(Bloomberg) -- A powerful Pacific storm is set to slam into California and the Pacific Northwest, bringing hurricane-like winds and heavy rains that could touch off mudslides in areas burned by this year’s wildfires.
The storm off the coast of Washington will direct “a fire hose” of moisture onshore, starting Saturday and continuing through Monday, said Lara Pagano, a senior branch forecaster at the U.S. Weather Prediction Center. The worst impacts will be in California, where 8 to 10 inches of rain in a few hours could wash mulch and dead trees down hillsides and drop snow by the foot across mountain tops. “We have a big one coming up here and it is going to be impacting much of the West,” Pagano said by telephone. “The impacts are hurricane-like in terms of its winds and wave action, but the actual system itself isn’t a hurricane.” Often called atmospheric rivers, these big Pacific storms can pump as much water as the mouth of the Mississippi River when they crash ashore. A U.S. Army Corps of Engineers study found such events caused 84% of flood damage across 11 western states over a 40-year period. On average, they cause about $1.1 billion in damage.
Flood watches stretch from the Oregon border almost as far as Bakersfield in the south, the weather service said. In addition, high surf warning bringing waves of up to 30 feet are forecast to crash into the coastline from Oregon to south of San Francisco. Winds could reach 45 mph gusting up to 70 mph in some places, and could reach inland into Nevada and Utah. “Periods of heavy rain are expected Sunday morning through Monday morning,” according to the National Weather Service in Sacramento. “This could bring potential ash and debris flows over recent burn scar areas.”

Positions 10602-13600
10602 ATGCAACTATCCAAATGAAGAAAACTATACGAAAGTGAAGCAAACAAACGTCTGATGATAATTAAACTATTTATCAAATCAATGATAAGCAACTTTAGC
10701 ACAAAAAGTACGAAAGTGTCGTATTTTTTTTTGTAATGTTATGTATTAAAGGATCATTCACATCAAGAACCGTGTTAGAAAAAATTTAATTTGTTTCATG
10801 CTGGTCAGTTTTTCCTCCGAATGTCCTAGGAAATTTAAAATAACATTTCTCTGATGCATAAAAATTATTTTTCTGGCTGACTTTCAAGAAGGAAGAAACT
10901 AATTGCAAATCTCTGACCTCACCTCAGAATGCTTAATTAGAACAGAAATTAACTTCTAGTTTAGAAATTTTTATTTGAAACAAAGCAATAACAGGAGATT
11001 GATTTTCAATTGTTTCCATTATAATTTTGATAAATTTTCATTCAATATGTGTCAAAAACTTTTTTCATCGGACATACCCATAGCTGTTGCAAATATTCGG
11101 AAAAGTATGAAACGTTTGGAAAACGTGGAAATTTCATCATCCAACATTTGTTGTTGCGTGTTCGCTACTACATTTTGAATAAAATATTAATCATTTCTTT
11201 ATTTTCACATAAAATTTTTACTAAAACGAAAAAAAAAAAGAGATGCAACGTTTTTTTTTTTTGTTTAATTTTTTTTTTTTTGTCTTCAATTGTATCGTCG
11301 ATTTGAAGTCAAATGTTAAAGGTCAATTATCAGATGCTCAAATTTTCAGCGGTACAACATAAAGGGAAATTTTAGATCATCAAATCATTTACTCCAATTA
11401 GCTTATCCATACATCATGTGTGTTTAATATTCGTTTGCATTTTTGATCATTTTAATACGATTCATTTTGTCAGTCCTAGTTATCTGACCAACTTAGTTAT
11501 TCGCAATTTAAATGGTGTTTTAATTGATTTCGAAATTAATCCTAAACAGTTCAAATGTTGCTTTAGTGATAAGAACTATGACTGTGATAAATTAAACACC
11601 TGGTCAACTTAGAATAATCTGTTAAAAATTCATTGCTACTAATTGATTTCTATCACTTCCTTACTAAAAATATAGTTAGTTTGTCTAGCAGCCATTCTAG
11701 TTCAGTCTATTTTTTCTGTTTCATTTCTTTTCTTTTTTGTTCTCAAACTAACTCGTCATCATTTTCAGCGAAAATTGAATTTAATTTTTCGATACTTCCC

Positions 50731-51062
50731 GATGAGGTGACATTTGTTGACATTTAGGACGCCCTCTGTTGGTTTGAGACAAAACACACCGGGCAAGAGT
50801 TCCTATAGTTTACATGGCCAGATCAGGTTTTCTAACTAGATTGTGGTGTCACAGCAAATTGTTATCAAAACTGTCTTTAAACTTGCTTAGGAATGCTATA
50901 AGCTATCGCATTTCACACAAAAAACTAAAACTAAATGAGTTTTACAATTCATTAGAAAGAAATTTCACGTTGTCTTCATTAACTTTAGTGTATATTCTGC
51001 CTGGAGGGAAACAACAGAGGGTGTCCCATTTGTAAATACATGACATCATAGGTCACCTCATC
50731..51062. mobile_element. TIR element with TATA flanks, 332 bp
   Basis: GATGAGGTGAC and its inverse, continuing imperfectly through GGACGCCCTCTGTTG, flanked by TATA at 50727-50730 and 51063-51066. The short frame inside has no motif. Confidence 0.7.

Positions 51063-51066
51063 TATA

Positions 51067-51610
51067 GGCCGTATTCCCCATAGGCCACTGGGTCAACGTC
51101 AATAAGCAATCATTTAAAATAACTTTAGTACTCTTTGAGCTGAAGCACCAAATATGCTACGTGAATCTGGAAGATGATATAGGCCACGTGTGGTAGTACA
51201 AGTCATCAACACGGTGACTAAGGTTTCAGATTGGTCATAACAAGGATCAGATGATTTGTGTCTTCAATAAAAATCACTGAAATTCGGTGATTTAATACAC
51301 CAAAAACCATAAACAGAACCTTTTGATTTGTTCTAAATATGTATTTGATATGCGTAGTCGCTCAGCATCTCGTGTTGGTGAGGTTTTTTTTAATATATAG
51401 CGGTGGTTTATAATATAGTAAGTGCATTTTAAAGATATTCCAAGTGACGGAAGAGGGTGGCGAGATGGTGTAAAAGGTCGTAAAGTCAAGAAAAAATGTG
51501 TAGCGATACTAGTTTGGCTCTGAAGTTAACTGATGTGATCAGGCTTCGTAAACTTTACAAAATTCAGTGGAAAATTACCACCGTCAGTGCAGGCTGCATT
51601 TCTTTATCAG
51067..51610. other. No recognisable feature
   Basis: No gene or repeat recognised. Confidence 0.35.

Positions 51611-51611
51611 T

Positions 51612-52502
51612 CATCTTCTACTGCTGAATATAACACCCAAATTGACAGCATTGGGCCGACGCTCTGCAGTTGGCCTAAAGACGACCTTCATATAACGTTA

Mud from heavy rain can fill a house in seconds and many areas across California urged residents to evacuate now or be prepared to do so. Santa Barbara County issued an evacuation warning for several canyons in the area, according to a tweet.
The storm has some positives. It could quench wildfires burning across Northern California and help alleviate drought, which currently affects all of California. Fires have killed 3 people, burned almost 2.5 million acres and destroyed 3,629 structures so far this year, according to state statistics.
Like hurricanes, atmospheric river events are ranked on a scale of 1 to 5. Much of coastal Oregon and Northern California will be facing category 4 intensity with some areas reaching 5, according to the Center for Western Weather and Water Extremes at the Scripps Institution of Oceanography.
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